The Death of Liberty and Her Dollar
On Friday, March 18, 2011, a major blow was dealt to economic and political freedom by a federal court in Statesville, North Carolina. According to the FBI release:
Bernard von NotHaus was convicted by a federal jury in Statesville, North Carolina of making coins resembling and similar to United States coins; of issuing, passing, selling, and possessing Liberty Dollar coins; of issuing and passing Liberty Dollar coins intended for use as current money; and of conspiracy against the United States.
Those who collect coins, study monetary policy, or know the metals markets may already be familiar with the Liberty Dollar program. It was begun in the late 1990s and had been gaining steam in convincing merchants to trade in an alternative currency based on appropriate measures of precious metals. The official Liberty Dollar website was “Removed Due to Court Order,” but the good ol’ Wayback Machine still has a mirror of it here.
The Liberty Dollar may not have been perfect, but it was a well-arranged alternative to the current broken currency system, on top of being a numismatic novelty and a physical investment. It offered the United States a re-introduction to money that has intrinsic value, and in that it represented a potential threat to the Federal Reserve. If the program caught on, it might have unseated the economic powers-that-be.
Imagine what might have happened if Liberty Dollars had continued expanding and edged their way into the mainstream. Given the choice, would people opt for fiat paper that loses its value over time, or metal-backed currency that retains its value and appreciates against the fiat paper?
So serious was this threat that von NotHaus was, in addition to counterfeiting charges, convicted of conspiracy against the United States. He faces up to 25 years in prison. As reported by the Ashville Citizen-Times, U.S. Attorney Anne Tompkins, who prosecuted the case, had this to say:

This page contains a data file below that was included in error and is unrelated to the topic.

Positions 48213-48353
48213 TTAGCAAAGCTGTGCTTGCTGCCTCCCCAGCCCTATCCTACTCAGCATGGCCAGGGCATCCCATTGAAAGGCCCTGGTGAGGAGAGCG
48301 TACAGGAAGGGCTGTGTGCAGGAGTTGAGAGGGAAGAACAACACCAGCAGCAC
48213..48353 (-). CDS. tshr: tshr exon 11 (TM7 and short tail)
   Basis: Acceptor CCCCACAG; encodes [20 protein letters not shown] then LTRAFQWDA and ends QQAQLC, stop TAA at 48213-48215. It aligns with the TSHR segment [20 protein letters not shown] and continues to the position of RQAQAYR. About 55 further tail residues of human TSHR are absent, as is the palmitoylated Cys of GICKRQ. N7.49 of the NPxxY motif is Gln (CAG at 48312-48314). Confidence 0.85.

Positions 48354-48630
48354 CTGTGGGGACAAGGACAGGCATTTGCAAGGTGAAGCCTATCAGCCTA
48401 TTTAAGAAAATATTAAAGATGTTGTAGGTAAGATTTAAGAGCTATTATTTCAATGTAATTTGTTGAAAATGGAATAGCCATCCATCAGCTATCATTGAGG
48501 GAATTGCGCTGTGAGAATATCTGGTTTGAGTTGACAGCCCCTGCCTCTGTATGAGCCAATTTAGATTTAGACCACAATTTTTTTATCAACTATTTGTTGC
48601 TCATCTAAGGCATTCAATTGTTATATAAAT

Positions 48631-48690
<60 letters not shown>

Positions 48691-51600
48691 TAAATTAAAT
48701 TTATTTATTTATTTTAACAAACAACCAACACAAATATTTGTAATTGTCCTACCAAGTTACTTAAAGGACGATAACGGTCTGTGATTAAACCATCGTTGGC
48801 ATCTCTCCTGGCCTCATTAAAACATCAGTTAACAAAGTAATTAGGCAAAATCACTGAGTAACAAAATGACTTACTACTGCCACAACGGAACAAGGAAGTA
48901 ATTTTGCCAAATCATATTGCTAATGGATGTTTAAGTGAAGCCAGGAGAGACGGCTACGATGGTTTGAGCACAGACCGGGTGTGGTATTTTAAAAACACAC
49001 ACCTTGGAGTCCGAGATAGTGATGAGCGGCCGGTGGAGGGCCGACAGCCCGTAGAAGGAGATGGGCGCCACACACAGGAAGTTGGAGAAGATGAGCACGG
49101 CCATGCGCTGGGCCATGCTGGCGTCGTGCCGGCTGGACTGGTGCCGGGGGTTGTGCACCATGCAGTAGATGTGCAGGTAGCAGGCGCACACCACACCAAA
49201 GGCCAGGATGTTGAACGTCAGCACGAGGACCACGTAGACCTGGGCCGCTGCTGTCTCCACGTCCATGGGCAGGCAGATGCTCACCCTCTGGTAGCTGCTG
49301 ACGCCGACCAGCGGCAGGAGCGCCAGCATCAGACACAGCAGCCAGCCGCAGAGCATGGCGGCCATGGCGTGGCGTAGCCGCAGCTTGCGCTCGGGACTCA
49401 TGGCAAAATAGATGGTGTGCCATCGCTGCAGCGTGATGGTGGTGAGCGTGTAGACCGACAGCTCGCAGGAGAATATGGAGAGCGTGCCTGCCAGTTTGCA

We are determined to meet these threats through infiltration, disruption and dismantling of organizations which seek to challenge the legitimacy of our democratic form of government.
She also referred to von NotHaus’s actions as “insidious,” “a unique form of domestic terrorism,” and “a clear and present danger to the economic stability of this country.” In Tompkins’ words lies a very important message: opponents of the Fed are enemies of the United States and of democracy itself. If the federal government’s use of “war on terror” powers is any indication, this may represent the onset of a full assault on the freedom of currency-reform proponents. Ron Paul, be warned.
Democracy is not held together by all-powerful banks and economic chicanery. It is held together by the freedom of its participants to act on their own will in all matters—including economic matters. If anything, forcing an entire population to use debt as the exclusive medium of trade is a crime of the magnitude of von NotHaus’s convictions. It is the production and distribution of false money, and a conspiracy against the nation.
Who else but an enemy would arrange to saturate a country in valueless paper in place of its assets? Who else but an enemy would doom a national economy to a perpetual Ponzi scheme? Who else but an enemy would seek to swindle an entire country and its people?
Central banking is not a path to liberty, and the Federal Reserve is most certainly not a pillar of democracy. There is no semblance of freedom in it. Opposition to this long-term fraud is not insidious domestic terrorism; it is a form of patriotism. It is an effort of good will toward one’s countrymen, and in the case of the Liberty Dollar’s promoters, nearly martyrdom. Their noble sacrifice will not be forgotten.